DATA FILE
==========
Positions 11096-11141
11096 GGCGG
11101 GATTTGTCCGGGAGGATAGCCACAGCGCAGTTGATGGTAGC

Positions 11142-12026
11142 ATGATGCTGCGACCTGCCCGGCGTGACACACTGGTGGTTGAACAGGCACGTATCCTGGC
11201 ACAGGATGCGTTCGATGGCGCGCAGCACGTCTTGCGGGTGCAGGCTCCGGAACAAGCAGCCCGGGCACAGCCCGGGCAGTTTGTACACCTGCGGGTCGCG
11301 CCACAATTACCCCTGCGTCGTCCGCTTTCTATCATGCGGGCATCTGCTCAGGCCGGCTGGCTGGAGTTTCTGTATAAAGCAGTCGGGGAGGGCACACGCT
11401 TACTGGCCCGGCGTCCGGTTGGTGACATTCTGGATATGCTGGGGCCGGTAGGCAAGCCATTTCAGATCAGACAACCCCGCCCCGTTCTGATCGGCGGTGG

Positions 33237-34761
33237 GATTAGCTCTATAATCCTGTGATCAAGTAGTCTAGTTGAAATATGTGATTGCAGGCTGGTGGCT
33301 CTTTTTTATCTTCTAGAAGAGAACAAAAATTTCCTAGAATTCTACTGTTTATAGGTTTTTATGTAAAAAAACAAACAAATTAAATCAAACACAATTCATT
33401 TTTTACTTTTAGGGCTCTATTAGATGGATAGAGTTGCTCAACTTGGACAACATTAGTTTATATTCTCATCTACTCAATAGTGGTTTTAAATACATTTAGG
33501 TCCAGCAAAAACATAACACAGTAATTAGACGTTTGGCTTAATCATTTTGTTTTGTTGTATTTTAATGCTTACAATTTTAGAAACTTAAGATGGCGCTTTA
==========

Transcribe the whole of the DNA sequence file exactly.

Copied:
Positions 11096-11141
11096 GGCGG
11101 GATTTGTCCGGGAGGATAGCCACAGCGCAGTTGATGGTAGC

Positions 11142-12026
11142 ATGATGCTGCGACCTGCCCGGCGTGACACACTGGTGGTTGAACAGGCACGTATCCTGGC
11201 ACAGGATGCGTTCGATGGCGCGCAGCACGTCTTGCGGGTGCAGGCTCCGGAACAAGCAGCCCGGGCACAGCCCGGGCAGTTTGTACACCTGCGGGTCGCG
11301 CCACAATTACCCCTGCGTCGTCCGCTTTCTATCATGCGGGCATCTGCTCAGGCCGGCTGGCTGGAGTTTCTGTATAAAGCAGTCGGGGAGGGCACACGCT
11401 TACTGGCCCGGCGTCCGGTTGGTGACATTCTGGATATGCTGGGGCCGGTAGGCAAGCCATTTCAGATCAGACAACCCCGCCCCGTTCTGATCGGCGGTGG

Positions 33237-34761
33237 GATTAGCTCTATAATCCTGTGATCAAGTAGTCTAGTTGAAATATGTGATTGCAGGCTGGTGGCT
33301 CTTTTTTATCTTCTAGAAGAGAACAAAAATTTCCTAGAATTCTACTGTTTATAGGTTTTTATGTAAAAAAACAAACAAATTAAATCAAACACAATTCATT
33401 TTTTACTTTTAGGGCTCTATTAGATGGATAGAGTTGCTCAACTTGGACAACATTAGTTTATATTCTCATCTACTCAATAGTGGTTTTAAATACATTTAGG
33501 TCCAGCAAAAACATAACACAGTAATTAGACGTTTGGCTTAATCATTTTGTTTTGTTGTATTTTAATGCTTACAATTTTAGAAACTTAAGATGGCGCTTTA